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CURRENT ISSUETHE JOURNAL OF CARDIOVASCULAR SURGERY

A Journal on Cardiac, Vascular and Thoracic Surgery

Indexed/Abstracted in: BIOSIS Previews, Current Contents/Clinical Medicine, EMBASE, PubMed/MEDLINE, Science Citation Index Expanded (SciSearch), Scopus
Impact Factor 1,632

Frequency: Bi-Monthly

ISSN 0021-9509

Online ISSN 1827-191X

 

The Journal of Cardiovascular Surgery 2016 April;57(2):158-61

20 YEARS EVC: MANAGEMENT OF ARTERIAL DISEASES 

    CAROTID ARTERY

Is a history of radiation therapy a contraindication for carotid surgery?

Jan A. VOS 1, Marc VAN LEERSUM 1, Jean P. DE VRIES 2

1 Department of Interventional Radiology, St. Antonius Hospital, Nieuwegein, The Netherlands; 2 Department of Vascular Surgery, St. Antonius Hospital, Nieuwegein, The Netherlands

Advances in surgical and medical oncology have seen a significant increase in survival of patients suffering from head and neck malignancies. Many of these patients are treated with radiotherapy to the neck, including the cervical carotid artery. Cervical irradiation (CI) may induce carotid stenosis. Prior CI in association with carotid artery stenosis poses potential challenges, when revascularization is considered. As the focus of radiotherapy determines the level of the resultant obstruction it may be in a location that is difficult to reach surgically. Also scar tissue from CI may increase the risk of cranial nerve injury. Carotid angioplasty and stenting (CAS) may be an alternative for CEA in post CI cases. This manuscript aims to derive a treatment algorithm for post CI stenosis from the available literature, answering three questions: 1) do symptomatic post CI stenoses require revascularization?; 2) Do asymptomatic post CI stenoses require revascularization?; 3) What is the preferred revascularization modality? The answers to those questions are the following: 1) as several studies have shown the increased likelihood of stenosis after CI and its potential for embolic events, symptomatic stenosis should be treated; 2) patients after CI have a much greater chance of serious events from their malignancies than from their carotid disease, therefore most asymptomatic stenoses probably do not warrant revascularization; 3) CEA post CI carries less peri procedural risk than previously supposed and CAS is hampered by increased restenosis rates, so CEA should be the preferred treatment if feasible. An individual patient tailored approach for post CI carotid stenosis is warranted, the guideline being: “If symptomatic: revascularize; if possible: operate; if not: consider stenting”.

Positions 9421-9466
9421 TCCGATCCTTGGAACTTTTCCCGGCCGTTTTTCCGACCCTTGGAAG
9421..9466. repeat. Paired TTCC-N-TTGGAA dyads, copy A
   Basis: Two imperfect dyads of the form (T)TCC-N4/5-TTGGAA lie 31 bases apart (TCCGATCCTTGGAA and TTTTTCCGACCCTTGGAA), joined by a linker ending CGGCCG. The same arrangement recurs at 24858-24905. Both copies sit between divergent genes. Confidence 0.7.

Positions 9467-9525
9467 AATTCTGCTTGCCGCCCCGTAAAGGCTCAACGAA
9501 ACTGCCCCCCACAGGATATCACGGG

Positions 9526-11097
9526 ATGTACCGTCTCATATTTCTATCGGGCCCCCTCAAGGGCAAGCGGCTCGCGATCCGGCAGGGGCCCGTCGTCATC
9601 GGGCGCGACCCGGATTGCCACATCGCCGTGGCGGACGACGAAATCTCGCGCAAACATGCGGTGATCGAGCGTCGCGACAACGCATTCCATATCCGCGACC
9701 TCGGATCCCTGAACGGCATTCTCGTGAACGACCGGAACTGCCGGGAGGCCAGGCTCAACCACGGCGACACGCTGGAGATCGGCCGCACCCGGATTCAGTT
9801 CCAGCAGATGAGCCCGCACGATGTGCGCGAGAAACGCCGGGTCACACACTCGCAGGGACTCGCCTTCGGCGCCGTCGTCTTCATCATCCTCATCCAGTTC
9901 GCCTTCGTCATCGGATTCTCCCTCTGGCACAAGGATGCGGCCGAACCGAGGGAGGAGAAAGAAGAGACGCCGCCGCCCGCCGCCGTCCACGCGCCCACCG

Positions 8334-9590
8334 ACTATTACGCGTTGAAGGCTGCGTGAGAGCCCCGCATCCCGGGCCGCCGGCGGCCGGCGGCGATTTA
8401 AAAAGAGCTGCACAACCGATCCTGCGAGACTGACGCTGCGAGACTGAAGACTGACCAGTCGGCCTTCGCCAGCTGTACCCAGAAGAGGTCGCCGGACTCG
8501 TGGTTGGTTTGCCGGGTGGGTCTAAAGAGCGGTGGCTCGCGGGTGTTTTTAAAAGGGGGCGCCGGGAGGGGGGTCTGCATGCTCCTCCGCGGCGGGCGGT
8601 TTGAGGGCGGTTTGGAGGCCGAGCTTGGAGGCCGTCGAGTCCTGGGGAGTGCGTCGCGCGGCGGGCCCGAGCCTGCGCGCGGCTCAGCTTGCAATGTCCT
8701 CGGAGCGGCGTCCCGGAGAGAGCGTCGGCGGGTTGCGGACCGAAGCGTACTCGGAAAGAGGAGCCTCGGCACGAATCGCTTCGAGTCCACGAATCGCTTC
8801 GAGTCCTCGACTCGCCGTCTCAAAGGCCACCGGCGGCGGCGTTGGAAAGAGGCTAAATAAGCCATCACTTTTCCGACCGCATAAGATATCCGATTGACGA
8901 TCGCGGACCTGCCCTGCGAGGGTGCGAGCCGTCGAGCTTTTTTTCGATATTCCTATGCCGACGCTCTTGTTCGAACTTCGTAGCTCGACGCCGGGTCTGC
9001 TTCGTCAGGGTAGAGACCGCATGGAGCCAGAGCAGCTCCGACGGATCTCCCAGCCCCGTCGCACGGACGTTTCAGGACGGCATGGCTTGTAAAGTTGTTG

language: English


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